It would be shallow and inaccurate to blame any one person for the disastrous events of the following months and years. All the players were short sighted, self serving and mendacious — Yasser Arafat, Ehud Barak, the army generals, the PLO leadership and the ambulance-chasing media with their three-inch, red font headlines. But I could not accept that out of all that mess of suicide bombings, army incursions and political collapse, the result was the 2001 election of Ariel Sharon as prime minister. Even more disturbing: that many of my liberal friends were somehow relieved. Because “at least he was a leader” and because he was a military man, the hero of the 1973 war, and in Israel the number one concern is always security. And so, while many of my friends’ opinions shifted rightward, mine began to move in the opposite direction.
For awhile in 2001-2, there was a suicide bombing nearly every day. People were getting blown up while sitting in a cafe, traveling on a bus, shopping for groceries or dancing in a club. The randomness was discombobulating and the fear was pervasive. On more than one occasion I was at home in my apartment when there was another window-rattling explosion, followed by the nearly immediate wail of sirens from what often sounded like every emergency vehicle in Tel Aviv approaching from six different directions. Civilians were dying every day, but Sharon remained a popular prime minister. A warrior.
Sharon’s response to the bombings was to have the army re-invade the West Bank. Tanks rolled into Ramallah, Jenin, Nablus and Bethlehem. Heavy weapons were fired into densely populated civilian areas. The Hebrew media reported the deaths of many nameless Palestinian civilians, often omitting or glossing over the circumstances. Houses were crushed and people lived for days under curfew, without water or electricity.
One of my most vivid memories of that time is of sitting at an outdoor cafe on Rothschild Boulevard in Tel Aviv as a taxi driver passed by, his radio broadcasting a report about the army’s actions in Ramallah. As he listened, the driver pumped his fist out the window and yelled, “Give it to them, Sharon! Give it to them hard!”
Three years later, sitting in a Ramallah cafe with a Palestinian colleague, I listened as she told me about watching her fiance die from an Israeli bullet that hit him in the abdomen, and about a mutual acquaintance who was prevented by the army from attending his mother’s funeral.
So Sharon “gave it to them.” And he started building the wall/fence/barrier that so many people credit with preventing suicide bombers. Never mind that correlation is not the same as causality. Or that the barrier is porous and was never finished. Or, ethically speaking, that it dug deep into the West Bank, gobbled up Palestinian land, destroyed their livelihoods and made their homes into prisons. It made Israelis feel safer.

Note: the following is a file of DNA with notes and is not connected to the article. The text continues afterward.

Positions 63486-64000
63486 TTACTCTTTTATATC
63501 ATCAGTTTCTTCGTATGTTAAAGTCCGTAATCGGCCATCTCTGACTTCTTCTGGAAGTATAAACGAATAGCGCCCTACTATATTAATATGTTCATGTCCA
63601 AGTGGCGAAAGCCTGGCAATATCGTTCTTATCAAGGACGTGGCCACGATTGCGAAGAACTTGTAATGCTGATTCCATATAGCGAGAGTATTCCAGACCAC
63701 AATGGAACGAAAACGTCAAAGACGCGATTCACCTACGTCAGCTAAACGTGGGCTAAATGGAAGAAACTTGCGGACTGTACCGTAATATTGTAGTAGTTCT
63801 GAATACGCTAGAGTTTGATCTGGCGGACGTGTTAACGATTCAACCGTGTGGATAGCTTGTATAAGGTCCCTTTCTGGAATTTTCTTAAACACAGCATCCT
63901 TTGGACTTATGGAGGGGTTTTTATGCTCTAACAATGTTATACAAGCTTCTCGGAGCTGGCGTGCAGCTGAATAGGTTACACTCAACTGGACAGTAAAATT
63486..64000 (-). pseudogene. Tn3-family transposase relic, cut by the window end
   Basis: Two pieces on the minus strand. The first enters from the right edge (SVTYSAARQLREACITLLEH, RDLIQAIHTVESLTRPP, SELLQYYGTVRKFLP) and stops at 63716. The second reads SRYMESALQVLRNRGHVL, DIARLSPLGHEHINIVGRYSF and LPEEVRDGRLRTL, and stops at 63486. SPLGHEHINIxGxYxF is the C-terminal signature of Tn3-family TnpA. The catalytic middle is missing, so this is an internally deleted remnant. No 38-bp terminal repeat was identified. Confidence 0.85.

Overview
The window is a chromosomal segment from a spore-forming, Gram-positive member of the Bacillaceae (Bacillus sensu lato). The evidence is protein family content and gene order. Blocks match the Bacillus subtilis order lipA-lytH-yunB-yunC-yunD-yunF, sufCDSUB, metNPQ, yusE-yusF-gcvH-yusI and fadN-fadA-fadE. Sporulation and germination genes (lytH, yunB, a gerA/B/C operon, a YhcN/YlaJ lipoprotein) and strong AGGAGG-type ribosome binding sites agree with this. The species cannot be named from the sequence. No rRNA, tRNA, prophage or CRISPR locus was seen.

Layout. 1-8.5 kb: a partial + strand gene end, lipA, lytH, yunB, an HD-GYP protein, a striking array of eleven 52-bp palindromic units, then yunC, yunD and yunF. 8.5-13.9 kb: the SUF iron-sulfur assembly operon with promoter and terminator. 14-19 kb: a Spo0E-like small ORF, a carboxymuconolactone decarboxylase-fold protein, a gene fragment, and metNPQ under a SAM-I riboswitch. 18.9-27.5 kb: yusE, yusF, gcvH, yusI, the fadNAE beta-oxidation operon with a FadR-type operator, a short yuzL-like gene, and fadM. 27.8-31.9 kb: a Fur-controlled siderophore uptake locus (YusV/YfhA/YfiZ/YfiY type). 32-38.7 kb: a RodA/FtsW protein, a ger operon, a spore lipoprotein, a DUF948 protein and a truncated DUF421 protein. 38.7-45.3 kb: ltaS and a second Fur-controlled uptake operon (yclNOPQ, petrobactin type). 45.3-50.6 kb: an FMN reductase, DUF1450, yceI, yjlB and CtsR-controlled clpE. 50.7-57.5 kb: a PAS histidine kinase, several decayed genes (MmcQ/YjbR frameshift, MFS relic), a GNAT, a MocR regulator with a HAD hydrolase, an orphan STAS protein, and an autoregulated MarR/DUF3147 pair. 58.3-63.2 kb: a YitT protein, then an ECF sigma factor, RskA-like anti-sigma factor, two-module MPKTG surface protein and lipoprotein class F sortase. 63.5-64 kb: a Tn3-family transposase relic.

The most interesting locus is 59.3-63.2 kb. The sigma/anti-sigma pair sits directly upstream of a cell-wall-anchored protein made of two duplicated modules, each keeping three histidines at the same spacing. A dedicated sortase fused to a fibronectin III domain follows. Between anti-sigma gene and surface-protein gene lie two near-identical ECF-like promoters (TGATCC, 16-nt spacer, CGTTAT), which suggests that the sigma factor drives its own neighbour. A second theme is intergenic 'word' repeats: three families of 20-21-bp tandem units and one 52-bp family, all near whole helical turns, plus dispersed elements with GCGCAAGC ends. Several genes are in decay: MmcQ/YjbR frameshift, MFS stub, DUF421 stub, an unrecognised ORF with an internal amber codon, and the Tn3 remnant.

During this time, Sharon was dogged by widely reported corruption scandals involving kickbacks and ill-acquired campaign funding. But somehow he evaded prosecution. Or his son Omri took the fall, resigning his Knesset seat and serving nine months in jail.
And then in 2003 Sharon announced the unilateral withdrawal of Israeli settlements and the army from Gaza, which he scheduled for the summer of 2005. For this, the godfather of the settlement movement was credited with being a visionary leader who had seen the light. He had come to understand that the settlements were unsustainable and was willing to undertake the politically risky, unpopular but necessary job of dismantling them.
But in an interview with Ari Shavit for Haaretz, Dov Weissglass, one of Sharon’s closest advisors, said explicitly that the point of withdrawing from the relatively insignificant settlements, where only about 7,000 Israelis lived, was to consolidate Israeli control over the West Bank. Weissglass’s assertion has not been absorbed into the popular narrative.
For the Palestinians, Gaza became an open air prison after the withdrawal of 2005. The Israeli army continues to control the sea and the border crossings. They decide who and what may enter or leave the territory. Army drones hover overhead, keeping track of movement below. People with family members in the West Bank are almost never allowed to visit them; nor are residents of the West Bank allowed to visit Gaza.
The former settlers, meanwhile, have not succeeded in rebuilding their lives. More than eight years after the disengagement, they still suffer from depression and various related illnesses, and complain that they were not adequately compensated for their homes and lost income. Their children feel betrayed by the state; they are angry and radicalized. When I spoke to them in Gaza back in 2005, they scared me with their violent racism and their hyper nationalism. They still scare me. And they should scare you, too.